Passengers are awoken at some stage during the night for Russian border control. While still inconvenient the process at the border between these former Soviet states is far less strenuous than the crossing from Mongolia was. I struggle to get back to sleep after this, not helped by a blocked nose, but it seems I did achieve sleep just in time to be woken by the next interruption- entry into the Ukraine. This procedure again is not arduous and we are finally free of visas and back in the EU. It is already starting to get light but there is definitely still the potential for a little further rest.

The sun is still shining the following morning as CHS4-102
is uncoupled from our train at Kiev Pass.
I wake up a while later and decide to spend the remainder of the journey admiring the Ukrainian landscape. As it turns out I have longer for this activity than I expected as the time zones have shifted once more. Initial impressions are quite different from the barren birch woodland I have grown used to on the Trans-Siberian. To start with brown has given way to green and the tree species have diversified hugely- the Birch which is present here is also covered in new leaves. The land is more utilized as well, there are more houses and extensive farming. All in all it is a pleasant outlook and it seems we are in store for yet another warm sunny day. By the time we cross the mighty Dnipro River downtown Kiev is very much in sight. It is not long before we pull into the platforms at Kiev Pass. I think we are a little late, but am in all honesty so confused by the times of this train by this point that I really can’t say- either way we have arrived, and have survived the night in ‘Platzkart’!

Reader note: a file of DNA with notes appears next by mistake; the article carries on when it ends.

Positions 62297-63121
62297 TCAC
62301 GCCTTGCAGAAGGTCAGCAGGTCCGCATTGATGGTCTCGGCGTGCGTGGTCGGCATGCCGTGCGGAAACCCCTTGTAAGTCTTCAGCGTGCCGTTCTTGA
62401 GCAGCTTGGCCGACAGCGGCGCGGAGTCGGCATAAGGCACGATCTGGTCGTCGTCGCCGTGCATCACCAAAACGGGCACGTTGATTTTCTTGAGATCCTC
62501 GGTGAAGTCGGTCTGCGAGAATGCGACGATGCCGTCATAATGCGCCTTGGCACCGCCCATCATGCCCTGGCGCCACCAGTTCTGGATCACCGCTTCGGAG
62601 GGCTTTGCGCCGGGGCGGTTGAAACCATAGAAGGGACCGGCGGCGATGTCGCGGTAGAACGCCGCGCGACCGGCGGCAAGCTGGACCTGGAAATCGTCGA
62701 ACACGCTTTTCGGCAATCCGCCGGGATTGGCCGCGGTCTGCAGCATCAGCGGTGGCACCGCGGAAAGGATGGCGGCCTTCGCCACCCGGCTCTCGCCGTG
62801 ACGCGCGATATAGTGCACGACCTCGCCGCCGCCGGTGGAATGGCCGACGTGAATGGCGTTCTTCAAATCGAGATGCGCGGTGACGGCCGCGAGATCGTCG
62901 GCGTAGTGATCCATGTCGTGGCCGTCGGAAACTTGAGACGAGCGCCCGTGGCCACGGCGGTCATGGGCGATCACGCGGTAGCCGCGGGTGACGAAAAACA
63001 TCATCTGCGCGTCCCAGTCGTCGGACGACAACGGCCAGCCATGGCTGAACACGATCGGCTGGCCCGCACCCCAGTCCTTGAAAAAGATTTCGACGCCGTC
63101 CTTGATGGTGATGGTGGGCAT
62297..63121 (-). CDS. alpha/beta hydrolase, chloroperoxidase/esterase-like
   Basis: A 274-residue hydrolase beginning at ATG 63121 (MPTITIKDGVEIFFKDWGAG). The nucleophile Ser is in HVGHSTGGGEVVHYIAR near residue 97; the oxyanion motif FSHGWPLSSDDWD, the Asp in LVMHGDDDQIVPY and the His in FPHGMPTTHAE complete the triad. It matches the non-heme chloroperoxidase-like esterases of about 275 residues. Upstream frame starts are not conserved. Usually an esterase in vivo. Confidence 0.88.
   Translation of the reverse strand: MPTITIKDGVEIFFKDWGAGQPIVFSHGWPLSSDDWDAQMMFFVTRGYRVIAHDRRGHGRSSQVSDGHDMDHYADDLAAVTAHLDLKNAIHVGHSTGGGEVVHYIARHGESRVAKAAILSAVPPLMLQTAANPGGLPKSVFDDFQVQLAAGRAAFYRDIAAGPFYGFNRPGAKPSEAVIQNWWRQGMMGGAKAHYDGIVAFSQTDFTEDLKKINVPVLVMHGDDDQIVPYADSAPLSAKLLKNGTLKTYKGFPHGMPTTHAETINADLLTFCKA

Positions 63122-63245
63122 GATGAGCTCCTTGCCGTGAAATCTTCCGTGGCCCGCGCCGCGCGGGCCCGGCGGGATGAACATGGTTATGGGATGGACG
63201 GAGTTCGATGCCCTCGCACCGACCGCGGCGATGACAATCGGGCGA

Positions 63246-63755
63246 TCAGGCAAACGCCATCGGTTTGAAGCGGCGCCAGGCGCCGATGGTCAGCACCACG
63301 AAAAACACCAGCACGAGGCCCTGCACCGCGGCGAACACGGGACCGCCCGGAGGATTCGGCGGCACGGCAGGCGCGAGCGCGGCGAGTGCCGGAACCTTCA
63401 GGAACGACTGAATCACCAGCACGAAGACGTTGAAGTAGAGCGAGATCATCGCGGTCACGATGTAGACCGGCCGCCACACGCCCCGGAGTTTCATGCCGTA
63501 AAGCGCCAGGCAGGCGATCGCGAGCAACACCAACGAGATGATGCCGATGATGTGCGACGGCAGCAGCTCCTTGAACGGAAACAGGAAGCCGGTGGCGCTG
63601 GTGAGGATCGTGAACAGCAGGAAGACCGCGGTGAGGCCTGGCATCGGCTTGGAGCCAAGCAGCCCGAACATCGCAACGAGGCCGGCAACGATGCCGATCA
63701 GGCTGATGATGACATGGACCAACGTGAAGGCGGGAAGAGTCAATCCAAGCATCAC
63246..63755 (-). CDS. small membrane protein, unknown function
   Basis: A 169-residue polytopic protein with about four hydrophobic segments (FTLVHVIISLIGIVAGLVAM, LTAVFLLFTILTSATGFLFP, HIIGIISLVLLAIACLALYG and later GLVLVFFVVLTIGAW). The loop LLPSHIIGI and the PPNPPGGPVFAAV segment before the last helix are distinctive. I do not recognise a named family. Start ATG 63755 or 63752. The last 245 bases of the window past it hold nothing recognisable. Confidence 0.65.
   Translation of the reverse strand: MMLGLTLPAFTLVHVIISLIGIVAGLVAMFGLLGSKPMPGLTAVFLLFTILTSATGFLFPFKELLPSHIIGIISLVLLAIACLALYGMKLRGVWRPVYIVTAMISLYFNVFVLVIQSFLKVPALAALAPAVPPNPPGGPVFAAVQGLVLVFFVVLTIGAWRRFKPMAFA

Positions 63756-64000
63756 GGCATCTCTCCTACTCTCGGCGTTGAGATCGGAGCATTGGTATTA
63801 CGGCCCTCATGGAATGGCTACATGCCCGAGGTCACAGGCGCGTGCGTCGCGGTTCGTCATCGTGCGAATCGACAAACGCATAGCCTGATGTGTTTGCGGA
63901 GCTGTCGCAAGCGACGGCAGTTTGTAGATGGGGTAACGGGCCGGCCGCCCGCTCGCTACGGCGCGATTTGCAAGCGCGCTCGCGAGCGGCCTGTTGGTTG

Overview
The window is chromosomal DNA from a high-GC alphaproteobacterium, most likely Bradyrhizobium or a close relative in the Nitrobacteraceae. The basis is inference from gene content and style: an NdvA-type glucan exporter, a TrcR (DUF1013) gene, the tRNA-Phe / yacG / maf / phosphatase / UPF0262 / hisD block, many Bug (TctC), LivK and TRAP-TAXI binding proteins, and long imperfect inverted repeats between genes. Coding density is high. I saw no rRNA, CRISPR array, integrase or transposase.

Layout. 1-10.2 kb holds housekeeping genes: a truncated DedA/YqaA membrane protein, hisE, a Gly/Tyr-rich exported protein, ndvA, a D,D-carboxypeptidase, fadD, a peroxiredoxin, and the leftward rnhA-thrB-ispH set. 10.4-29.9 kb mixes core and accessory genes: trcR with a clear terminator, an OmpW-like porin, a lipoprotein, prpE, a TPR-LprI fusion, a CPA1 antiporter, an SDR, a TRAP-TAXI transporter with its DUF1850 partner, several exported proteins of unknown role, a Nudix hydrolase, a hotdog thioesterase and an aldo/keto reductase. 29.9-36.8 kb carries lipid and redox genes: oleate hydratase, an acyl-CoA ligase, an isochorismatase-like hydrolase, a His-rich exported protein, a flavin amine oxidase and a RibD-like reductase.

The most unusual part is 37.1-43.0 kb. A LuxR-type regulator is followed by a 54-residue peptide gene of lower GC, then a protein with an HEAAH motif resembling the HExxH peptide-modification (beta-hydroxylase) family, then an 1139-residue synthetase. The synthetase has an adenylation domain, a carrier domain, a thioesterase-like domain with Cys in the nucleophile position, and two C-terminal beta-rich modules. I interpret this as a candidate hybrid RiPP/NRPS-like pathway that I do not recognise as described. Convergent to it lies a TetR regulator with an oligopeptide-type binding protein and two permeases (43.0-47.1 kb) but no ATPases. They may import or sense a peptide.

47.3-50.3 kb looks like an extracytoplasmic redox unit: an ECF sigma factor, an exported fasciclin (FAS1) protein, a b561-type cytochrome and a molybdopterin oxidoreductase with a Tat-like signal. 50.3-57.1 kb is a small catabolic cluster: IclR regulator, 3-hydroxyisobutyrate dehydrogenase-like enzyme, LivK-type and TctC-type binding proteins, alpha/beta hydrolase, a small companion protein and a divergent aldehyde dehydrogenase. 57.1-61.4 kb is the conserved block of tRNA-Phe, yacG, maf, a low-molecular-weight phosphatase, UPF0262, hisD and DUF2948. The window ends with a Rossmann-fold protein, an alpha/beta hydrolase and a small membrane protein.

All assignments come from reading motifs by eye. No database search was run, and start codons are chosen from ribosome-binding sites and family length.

Tuesday, 16 October 2012

Lion Returns- 50027 re-enters traffic at the Mid-Hants railway

50027 approaches Alton with the first train from Alresford

'Lion' basks in the sun at Medstead and Four Marks
On 13th October 2012 50027 made a welcome return to passenger traffic at the Mid-Hants 'Watercress' line. This railway was of course the locos original preservation railway having arrived after sale from BR in 1992. Some while later the locomotive in 'revised' NSE blue headed for new territories in North Yorkshire- staying for close to 17 years at the NYMR before moving back south to a home slightly more befitting it's Network South East identity.